Changes To Club Committee | Community Clubs Victoria

Have a Question?


Changes To Club Committee

You are here:
< All Topics

Matthew Elefanty
Associate, BSP Lawyers

In recent months, the Victorian Commission for Gambling and Liquor Regulation (VCGLR) has demonstrated a significant attitudinal change to regulatory non-compliance, resulting in stricter and more rigorous disciplinary action against venue operators in Victoria, including clubs.

The VCGLR has now begun to take formal disciplinary action more frequently for non-compliance with the Gambling Regulation Act 2003 and the Liquor Control Reform Act 1998 and it is important for all venue operators to ensure that they are not caught out as a result. The simple truth is that even inadvertent or accidental breaches that may appear ‘harmless’ on the surface are being taken very seriously – since every breach is a reflection of whether the VCGLR is adequately regulating the industry to a satisfactory standard.

All operators should be ensuring that they continue to stay informed and up to date regarding changes in policy with the VCGLR and should regularly conduct internal reviews and audits to ensure that the VCGLR has been advised of all relevant notifications.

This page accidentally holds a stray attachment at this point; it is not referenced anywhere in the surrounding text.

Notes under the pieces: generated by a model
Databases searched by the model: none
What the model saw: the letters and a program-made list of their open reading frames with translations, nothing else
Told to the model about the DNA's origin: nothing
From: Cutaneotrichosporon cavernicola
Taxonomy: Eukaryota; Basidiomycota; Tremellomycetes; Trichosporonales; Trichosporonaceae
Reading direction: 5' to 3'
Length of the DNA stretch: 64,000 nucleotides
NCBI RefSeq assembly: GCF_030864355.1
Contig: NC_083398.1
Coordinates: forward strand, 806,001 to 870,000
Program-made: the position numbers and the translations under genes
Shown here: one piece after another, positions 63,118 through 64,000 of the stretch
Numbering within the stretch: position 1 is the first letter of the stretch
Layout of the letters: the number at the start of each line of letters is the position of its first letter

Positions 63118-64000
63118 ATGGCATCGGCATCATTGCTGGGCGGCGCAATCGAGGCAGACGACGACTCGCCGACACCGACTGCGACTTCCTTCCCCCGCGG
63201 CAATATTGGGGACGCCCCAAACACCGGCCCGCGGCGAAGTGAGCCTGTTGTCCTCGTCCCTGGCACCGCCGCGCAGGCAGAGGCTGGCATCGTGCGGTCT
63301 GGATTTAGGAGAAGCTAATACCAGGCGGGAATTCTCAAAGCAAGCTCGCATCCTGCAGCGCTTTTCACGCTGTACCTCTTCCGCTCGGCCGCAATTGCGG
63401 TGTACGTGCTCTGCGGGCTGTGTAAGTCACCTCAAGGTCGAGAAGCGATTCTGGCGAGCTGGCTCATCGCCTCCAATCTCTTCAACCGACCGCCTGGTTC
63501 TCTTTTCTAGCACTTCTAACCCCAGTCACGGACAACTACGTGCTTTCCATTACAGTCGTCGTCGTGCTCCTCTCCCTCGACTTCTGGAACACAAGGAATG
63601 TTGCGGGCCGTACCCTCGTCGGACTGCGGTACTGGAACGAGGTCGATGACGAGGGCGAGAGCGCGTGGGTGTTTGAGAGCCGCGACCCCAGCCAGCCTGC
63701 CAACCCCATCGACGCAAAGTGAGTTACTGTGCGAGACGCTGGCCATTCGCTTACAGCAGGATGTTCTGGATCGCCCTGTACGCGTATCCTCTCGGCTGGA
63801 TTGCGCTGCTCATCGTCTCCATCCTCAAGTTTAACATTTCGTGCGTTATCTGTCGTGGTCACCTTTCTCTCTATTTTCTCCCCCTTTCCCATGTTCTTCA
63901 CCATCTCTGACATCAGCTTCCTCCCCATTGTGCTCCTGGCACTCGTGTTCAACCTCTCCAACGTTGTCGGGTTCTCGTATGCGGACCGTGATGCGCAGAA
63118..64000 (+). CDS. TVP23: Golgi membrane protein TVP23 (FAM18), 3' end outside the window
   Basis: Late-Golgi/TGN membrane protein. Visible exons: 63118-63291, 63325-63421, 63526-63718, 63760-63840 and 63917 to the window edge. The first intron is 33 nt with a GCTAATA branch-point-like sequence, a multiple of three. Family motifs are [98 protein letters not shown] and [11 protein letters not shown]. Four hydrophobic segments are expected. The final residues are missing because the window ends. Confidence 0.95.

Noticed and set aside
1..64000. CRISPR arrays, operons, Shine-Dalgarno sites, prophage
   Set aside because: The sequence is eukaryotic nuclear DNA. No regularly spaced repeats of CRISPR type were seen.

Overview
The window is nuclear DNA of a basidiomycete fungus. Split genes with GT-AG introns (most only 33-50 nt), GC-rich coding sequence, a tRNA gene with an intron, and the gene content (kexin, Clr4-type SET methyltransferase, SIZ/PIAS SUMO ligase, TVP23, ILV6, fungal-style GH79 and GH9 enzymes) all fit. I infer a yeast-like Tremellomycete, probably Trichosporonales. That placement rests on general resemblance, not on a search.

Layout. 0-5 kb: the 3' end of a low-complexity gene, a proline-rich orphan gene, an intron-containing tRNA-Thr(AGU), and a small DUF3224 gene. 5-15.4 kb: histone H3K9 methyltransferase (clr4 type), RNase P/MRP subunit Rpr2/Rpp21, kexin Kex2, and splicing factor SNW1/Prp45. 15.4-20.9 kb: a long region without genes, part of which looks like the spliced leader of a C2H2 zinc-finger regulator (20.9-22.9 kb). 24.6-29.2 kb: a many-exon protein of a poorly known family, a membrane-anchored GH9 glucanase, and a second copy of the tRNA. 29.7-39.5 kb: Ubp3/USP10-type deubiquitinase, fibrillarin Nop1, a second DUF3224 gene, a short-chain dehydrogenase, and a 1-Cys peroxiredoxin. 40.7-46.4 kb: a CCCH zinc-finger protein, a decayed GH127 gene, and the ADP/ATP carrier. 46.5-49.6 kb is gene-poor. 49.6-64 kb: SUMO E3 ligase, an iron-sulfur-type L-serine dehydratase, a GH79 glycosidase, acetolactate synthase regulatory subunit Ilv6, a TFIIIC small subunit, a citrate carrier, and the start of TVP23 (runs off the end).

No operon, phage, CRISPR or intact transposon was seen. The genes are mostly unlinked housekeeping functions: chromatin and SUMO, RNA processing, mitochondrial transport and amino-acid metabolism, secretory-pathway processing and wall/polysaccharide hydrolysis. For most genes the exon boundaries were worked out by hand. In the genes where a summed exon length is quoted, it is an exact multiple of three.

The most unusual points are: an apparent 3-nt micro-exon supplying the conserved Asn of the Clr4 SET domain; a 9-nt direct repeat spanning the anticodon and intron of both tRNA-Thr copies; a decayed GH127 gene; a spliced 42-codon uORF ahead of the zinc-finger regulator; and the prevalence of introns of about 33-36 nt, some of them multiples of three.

While venue operators will most likely be aware of the ordinary notification requirements – as a reminder, these include notifying the VCGLR where there are changes to associates or nominees and changes to corporate structure – some of the notification requirements are less well known. Some of the key requirements are included in a prescribed set of changes in a document titled ‘Directions under Section 10.4A.4 to Gambling Industry Participants’.

Clubs in a particular can also fall victim to failures to notify the VCGLR for changes in associates and/or nominees following elections – most commonly a failure to notify the Commission of the change, but also failing to lodge any approval documentation for the new committee member or new nominee within the set time limits.

The biggest mistake a venue operator can make is to assume that the VCGLR will not take breaches seriously, and the best protection to stay out of the firing line is to have a well-structured system to minimise any risks of non-compliance.

When non-compliance issues are discovered, we will ordinarily strongly recommend considering self-reporting to the Commission to avoid more severe sanctions in the case of breaches being detected by the Commission themselves.

If you have any specific questions regarding particular operations or practices, we would encourage you to raise them with CCV or to seek specific legal advice.

For other articles relating to Governance please click here to view CCV Spring 2021 Hub – Governance Edition

Table of Contents